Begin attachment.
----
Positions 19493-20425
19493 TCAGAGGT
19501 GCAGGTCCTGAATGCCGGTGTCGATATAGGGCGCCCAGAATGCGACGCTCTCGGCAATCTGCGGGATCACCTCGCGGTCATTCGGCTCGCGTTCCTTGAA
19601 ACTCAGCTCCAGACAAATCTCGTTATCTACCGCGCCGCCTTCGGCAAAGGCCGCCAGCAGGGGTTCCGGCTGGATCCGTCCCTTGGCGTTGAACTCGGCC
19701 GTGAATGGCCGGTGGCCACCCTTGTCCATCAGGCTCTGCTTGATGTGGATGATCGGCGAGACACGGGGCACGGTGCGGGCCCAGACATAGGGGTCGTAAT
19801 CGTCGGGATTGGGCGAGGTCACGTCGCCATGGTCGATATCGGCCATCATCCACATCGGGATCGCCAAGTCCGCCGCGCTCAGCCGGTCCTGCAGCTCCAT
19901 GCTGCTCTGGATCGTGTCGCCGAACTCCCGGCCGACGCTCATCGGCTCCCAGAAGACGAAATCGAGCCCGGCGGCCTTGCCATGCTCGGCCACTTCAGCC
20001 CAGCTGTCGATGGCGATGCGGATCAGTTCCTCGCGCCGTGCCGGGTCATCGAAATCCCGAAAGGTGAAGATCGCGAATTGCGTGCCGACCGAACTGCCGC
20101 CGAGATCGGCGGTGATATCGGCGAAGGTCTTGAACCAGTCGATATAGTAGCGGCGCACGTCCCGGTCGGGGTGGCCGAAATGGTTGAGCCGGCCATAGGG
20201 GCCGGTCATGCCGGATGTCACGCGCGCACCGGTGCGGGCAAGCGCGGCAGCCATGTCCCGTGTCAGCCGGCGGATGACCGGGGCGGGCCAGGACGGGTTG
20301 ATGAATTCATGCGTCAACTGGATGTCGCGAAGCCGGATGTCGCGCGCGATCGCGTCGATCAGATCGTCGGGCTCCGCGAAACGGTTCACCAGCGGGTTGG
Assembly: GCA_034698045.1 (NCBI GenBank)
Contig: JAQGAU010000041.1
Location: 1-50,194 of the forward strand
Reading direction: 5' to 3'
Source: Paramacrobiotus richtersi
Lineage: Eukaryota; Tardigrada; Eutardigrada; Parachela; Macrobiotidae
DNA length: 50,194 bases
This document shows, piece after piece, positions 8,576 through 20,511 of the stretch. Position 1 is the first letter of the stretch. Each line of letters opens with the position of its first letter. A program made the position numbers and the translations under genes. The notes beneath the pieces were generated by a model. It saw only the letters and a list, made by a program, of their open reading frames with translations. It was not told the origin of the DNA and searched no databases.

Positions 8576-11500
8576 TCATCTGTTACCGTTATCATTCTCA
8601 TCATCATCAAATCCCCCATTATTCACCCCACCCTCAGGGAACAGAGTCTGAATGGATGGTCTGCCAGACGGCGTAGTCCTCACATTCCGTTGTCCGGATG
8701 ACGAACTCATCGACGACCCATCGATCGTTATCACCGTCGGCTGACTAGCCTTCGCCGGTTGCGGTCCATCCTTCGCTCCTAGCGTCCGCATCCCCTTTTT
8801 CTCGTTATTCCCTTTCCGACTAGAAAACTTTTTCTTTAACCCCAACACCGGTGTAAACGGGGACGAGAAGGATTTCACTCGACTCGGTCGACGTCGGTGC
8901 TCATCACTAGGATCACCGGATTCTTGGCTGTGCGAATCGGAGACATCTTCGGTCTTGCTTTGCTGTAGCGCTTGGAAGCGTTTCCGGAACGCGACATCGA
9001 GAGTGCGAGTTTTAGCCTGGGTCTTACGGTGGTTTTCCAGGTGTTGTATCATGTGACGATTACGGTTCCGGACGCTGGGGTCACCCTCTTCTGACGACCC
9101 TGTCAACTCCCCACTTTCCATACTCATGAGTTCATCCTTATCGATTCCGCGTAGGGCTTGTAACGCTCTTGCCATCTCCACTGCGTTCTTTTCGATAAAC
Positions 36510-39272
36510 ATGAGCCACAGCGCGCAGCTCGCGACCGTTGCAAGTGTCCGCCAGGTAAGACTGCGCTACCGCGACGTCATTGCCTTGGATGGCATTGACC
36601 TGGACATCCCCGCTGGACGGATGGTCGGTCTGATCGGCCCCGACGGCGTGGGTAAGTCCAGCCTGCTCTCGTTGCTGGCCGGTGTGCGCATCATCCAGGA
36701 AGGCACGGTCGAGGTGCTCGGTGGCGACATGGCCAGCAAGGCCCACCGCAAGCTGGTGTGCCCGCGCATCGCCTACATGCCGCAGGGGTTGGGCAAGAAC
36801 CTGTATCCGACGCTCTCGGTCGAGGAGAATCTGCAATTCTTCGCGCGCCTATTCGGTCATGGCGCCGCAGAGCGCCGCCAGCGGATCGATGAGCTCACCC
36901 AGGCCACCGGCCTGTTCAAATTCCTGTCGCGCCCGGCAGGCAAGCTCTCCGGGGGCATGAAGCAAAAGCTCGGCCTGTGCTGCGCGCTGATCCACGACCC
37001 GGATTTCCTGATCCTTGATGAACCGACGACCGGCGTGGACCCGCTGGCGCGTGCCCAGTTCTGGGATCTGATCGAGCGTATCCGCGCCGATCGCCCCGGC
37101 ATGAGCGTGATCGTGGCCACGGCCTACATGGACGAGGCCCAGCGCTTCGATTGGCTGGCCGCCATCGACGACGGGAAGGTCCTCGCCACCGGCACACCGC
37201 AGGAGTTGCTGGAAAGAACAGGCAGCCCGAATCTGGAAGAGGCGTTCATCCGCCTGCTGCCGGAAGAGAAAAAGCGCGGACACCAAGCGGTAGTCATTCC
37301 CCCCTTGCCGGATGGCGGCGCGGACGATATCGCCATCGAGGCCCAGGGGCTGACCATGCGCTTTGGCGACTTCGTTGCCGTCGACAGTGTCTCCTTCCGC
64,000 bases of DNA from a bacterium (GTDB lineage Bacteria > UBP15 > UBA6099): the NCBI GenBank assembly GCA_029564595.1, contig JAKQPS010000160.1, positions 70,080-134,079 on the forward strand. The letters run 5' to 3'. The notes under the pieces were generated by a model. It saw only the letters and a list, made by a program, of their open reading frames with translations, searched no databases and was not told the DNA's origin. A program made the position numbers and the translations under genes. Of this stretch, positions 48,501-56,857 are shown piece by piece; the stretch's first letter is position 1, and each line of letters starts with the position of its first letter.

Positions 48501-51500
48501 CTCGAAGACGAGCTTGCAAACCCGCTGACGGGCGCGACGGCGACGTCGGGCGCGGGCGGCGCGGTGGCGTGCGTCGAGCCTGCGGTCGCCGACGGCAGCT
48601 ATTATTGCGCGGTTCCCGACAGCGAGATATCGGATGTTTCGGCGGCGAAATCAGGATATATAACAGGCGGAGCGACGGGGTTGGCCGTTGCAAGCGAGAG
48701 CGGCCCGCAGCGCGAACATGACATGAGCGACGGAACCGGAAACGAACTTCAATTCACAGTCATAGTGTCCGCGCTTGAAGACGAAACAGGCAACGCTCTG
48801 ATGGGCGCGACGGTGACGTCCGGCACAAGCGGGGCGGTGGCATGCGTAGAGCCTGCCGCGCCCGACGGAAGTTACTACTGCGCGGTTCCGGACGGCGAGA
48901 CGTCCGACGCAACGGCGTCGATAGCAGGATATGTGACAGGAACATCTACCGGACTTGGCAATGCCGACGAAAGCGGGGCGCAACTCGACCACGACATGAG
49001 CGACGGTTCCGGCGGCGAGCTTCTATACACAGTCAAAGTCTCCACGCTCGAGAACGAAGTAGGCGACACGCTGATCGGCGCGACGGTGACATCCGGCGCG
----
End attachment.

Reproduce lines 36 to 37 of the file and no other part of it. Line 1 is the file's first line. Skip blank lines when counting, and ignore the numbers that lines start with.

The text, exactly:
37201 AGGAGTTGCTGGAAAGAACAGGCAGCCCGAATCTGGAAGAGGCGTTCATCCGCCTGCTGCCGGAAGAGAAAAAGCGCGGACACCAAGCGGTAGTCATTCC
37301 CCCCTTGCCGGATGGCGGCGCGGACGATATCGCCATCGAGGCCCAGGGGCTGACCATGCGCTTTGGCGACTTCGTTGCCGTCGACAGTGTCTCCTTCCGC